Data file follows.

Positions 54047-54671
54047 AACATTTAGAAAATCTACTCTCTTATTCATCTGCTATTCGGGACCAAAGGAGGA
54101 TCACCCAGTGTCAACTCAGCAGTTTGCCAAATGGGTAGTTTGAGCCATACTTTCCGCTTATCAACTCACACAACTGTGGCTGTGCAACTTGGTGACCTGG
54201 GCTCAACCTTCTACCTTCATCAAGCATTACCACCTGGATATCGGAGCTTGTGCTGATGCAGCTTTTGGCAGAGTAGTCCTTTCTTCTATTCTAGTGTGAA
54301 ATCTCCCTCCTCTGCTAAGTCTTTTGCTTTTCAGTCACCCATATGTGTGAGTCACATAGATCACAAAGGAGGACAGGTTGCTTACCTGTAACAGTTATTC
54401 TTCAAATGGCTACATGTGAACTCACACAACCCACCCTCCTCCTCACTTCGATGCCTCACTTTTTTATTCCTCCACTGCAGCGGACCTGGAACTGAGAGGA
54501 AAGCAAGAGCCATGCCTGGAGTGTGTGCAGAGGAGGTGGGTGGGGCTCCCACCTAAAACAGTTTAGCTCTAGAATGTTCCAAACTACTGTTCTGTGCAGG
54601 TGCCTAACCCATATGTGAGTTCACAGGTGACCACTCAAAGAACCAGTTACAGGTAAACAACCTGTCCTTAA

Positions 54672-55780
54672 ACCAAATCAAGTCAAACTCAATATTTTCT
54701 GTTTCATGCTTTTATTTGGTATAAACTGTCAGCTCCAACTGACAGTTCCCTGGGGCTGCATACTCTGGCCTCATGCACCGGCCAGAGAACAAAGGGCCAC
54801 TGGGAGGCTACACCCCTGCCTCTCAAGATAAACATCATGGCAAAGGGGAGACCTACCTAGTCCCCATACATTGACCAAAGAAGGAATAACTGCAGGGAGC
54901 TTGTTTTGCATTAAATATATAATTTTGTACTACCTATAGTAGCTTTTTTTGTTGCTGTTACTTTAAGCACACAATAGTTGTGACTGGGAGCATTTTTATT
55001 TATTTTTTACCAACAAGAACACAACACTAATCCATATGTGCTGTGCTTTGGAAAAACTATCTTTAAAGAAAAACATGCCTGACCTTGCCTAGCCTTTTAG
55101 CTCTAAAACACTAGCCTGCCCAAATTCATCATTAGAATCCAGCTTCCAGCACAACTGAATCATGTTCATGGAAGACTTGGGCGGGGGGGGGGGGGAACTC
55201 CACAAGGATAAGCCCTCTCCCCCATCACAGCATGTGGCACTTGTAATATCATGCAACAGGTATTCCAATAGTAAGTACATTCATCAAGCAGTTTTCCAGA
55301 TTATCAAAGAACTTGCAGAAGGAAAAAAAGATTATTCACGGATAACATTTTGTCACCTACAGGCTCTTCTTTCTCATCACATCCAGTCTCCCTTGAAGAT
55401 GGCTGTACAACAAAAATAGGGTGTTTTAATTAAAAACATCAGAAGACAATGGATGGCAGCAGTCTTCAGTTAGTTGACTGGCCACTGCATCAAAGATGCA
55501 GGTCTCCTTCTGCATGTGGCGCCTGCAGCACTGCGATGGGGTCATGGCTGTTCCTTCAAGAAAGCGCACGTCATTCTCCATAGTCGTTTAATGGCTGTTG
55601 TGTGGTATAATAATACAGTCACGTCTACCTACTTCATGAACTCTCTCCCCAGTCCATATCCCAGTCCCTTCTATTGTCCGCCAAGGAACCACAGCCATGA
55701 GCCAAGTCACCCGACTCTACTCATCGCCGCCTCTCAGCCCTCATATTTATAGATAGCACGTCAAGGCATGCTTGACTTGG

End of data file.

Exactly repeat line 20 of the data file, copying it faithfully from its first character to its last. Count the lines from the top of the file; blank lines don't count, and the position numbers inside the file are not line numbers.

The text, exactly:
55601 TGTGGTATAATAATACAGTCACGTCTACCTACTTCATGAACTCTCTCCCCAGTCCATATCCCAGTCCCTTCTATTGTCCGCCAAGGAACCACAGCCATGA